Large canvas stretchers like this one in Orillia’s City Hall have special design features to support the additional weight of your canvas and media.
Sometimes, the space in a room or on an outdoor surface just begs for an oversized piece of artwork. Large, complex paintings like the one above can make a statement, tell a story, and bring the rest of the decorative elements in the room together.
We’ve worked on countless oversized artworks over the years, and wanted to share a few with you to inspire you to think big! When it comes to blank canvas, your only limitations are your imagination. If you can conceive of a project, a stretcher can be crafted to meet its unique needs.
(In fact, we’re working with an art conservator right now on a stretcher frame for a 150+ lb canvas… stay tuned for that incredible case study on the blog this fall!)
In this post, we’ll take a look at some amazing oversized artworks, meet the talented artists who envisioned them, and learn more about the design and engineering factors that provide the rock solid, durable foundation for each one.
Jim Frederick’s ‘Majestic’
‘Majestic’ by Jim Frederick. Photo credit: Jim Frederick Studios
Dallas artist Jim Frederick’s artistic style is eclectic, vibrant and larger than life. It was a great pleasure to craft the foundation for his 5-piece tiled painting, ‘Majestic.’
Extra-deep 3-inch custom canvas stretchers, the basis for Jim Frederick’s ‘Majestic.’
Deep, steeply arched and gallery-wrapped, these custom canvases are fixed, unlike most of our canvases which are keyable to enable adjustments to canvas tension over time.
Oversized Stretcher Frame Assembly at the Smithsonian in Washington, D.C.
This massive November 2016 installation of 5 parts at the Smithsonian required two different types of stretcher frames. We used Heavy Duty Professional stretcher bars and added extra heavy duty bracing for the three “smaller” panels, each under 10 feet in size.
Heavy duty bracing supports longer stretcher bars and helps to prevent them bending under the tension of stretched canvas.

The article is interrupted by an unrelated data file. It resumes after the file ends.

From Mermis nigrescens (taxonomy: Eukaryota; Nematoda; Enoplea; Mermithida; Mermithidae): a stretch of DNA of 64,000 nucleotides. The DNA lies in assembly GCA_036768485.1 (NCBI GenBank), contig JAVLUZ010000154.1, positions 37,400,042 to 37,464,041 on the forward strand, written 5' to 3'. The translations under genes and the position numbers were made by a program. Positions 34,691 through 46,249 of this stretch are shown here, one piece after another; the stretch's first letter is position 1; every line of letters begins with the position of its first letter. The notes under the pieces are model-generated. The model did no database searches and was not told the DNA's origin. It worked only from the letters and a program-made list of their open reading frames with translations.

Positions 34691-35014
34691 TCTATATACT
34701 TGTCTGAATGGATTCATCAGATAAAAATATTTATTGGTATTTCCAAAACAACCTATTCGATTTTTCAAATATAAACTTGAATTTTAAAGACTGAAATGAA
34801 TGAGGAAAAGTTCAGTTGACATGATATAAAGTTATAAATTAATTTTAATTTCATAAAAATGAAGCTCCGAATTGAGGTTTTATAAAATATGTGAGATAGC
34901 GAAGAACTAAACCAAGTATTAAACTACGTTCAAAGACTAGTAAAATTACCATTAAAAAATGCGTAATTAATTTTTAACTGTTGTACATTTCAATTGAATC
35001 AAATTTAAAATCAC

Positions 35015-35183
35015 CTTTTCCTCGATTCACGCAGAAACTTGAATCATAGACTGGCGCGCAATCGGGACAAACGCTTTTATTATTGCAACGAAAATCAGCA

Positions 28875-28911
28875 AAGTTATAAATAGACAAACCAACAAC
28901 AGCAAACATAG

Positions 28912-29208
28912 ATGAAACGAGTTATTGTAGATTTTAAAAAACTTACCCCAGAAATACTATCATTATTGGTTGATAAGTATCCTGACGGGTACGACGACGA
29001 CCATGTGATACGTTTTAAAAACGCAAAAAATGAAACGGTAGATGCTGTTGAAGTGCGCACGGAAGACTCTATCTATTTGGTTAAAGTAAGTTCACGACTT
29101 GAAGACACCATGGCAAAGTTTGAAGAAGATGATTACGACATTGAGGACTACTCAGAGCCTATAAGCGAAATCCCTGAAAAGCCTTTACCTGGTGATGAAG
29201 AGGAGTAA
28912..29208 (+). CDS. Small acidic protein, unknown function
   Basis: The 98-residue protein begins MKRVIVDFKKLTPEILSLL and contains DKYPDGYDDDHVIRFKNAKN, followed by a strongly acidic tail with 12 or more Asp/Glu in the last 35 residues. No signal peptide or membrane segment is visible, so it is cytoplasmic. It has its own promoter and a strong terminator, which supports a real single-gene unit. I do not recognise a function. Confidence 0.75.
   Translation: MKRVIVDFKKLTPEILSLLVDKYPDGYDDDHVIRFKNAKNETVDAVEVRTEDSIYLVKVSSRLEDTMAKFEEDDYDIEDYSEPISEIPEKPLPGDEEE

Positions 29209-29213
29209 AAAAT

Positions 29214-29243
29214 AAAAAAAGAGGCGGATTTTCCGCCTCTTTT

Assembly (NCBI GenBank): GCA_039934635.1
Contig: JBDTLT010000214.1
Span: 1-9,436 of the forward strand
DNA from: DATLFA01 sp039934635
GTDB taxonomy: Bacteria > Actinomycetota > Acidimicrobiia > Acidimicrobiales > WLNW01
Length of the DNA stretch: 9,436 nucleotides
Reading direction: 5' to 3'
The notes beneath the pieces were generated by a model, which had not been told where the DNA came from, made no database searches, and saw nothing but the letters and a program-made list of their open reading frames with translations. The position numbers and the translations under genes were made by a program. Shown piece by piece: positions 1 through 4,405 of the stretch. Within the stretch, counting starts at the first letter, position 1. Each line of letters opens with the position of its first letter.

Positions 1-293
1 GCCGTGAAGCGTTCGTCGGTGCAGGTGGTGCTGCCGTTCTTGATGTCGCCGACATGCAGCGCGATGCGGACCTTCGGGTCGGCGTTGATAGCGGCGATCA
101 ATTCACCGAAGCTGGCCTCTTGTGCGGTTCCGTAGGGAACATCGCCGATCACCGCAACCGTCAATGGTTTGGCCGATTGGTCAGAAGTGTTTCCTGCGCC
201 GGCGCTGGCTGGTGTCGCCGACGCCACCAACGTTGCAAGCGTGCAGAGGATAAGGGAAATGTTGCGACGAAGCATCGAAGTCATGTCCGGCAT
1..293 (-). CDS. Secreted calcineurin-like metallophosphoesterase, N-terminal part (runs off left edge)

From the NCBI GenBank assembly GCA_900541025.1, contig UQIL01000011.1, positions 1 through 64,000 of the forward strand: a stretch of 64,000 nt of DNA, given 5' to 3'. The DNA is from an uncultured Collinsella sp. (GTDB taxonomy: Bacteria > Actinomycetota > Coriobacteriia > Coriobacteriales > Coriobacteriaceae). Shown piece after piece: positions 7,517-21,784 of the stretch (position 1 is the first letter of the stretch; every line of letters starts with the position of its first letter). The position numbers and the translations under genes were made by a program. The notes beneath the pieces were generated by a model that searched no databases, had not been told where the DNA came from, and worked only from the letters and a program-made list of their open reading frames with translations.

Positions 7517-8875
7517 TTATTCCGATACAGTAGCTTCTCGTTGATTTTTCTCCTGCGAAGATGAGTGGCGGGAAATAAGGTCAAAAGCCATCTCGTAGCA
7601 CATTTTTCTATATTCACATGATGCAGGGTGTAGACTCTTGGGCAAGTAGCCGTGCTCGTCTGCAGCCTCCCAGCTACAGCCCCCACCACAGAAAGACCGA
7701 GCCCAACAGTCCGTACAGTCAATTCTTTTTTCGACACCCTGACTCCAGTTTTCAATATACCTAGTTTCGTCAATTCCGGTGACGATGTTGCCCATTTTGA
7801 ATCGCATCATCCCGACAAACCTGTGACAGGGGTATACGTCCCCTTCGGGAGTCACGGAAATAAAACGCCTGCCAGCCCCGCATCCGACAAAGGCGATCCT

Two larger canvases, each measuring approximately 10’ x 18’, needed quite a bit of extra support. For these, we designed and built a special hybrid aluminum-wood stretcher frame to make sure each frame would support the artwork over its lifetime.
Hybrid aluminum-wood canvas stretchers provide ample support for oversized artworks, where wooden bars of that length would warp or bend over time.
You can see more of this exciting installation here on our blog.
Cory Trépanier’s ‘Great Glacier’
Caledon-based artist, filmmaker and Arctic explorer Cory Trépanier’s ‘Great Glacier’ was slated to become part of a traveling museum exhibition of Canadian Arctic oil paintings that would open at the Canadian Embassy in Washington DC in December, 2016.
However, its original stretcher frame was too light in construction. It simply wasn’t built to support the approximately 5.5’ x 15’ of canvas and had begun to twist and warp. Cory reached out to us and found the right solution in a hybrid aluminum-wood stretcher frame, like the above.
Caledon, Ontario artist Cory Trépanier discussing his needs for ‘Great Glacier’ with Upper Canada Stretchers.
His new stretcher frame was keyable, so the canvas won’t slack or sag over time. Vertical braces provided mounts for a custom gravity bar system, and wooden outer bars made for easy canvas tacking.
Hybrid aluminum-wood frames provide maximum support and keep edges perfectly square, even for your largest projects.
In the end, Cory’s impressive oil-on-linen was perfectly square and fitted with an expensive Italian picture frame. The Into the Arctic collection of over 50 of his spectacular far north scenes is scheduled to travel to seven U.S. museums from 2017 through 2019. You can see the exhibition tour schedule on Cory’s website.
Pierre Coupey Massive Triptych
“Pierre Coupey‘s new paintings are open and full of feeling and intelligence. In many ways, they look autumnal, although I doubt they were painted with this time of year in mind.” – Kevin Griffin, Vancouver Sun
Pierre Coupey’s Untitled XV oil on canvas, a 102″ x 222″ triptych (2015). Image credit: Coupey.ca.
Gifted west coast Canadian artist Pierre Coupey was this year’s Featured Artist at the Harmony Arts Festival in West Vancouver. Back in 2015, he was commissioned to do a triptych for 745 Thurlow, Vancouver, that required a large, heavy duty stretcher to support the sheer size of the three pieces.
Each panel measured 102″ x 74″ and the three were fastened together as part of the installation.
The three panels of Pierre Coupey’s triptych, each supported by heavy duty bracing, are fastened together. Photo credit: Coupey.ca.
Heavy duty bracing protected the canvas backing and added support to prevent stretcher frame bending or twisting.
Finally, the brilliant finished piece was unveiled and installed for all to enjoy.
The larger your artwork, the more complex the design of your stretcher frame becomes. But as we’ve learned over decades of engineering, builds and installs, there’s a stretcher frame solution for every oversized challenge.
There are a lot of factors to consider, from the temperature and humidity of the display location, to the weight of your media and canvas tension, to your shipping and/or traveling exhibit needs. Don’t let any of that discourage you from bringing your most ambitious artworks to life.
Want to learn more? Download your free UCS Heavy Duty Stretcher Buyer’s Guide to discover the specifications that warrant the step up to heavy duty, which design elements suit which types of projects, and more.
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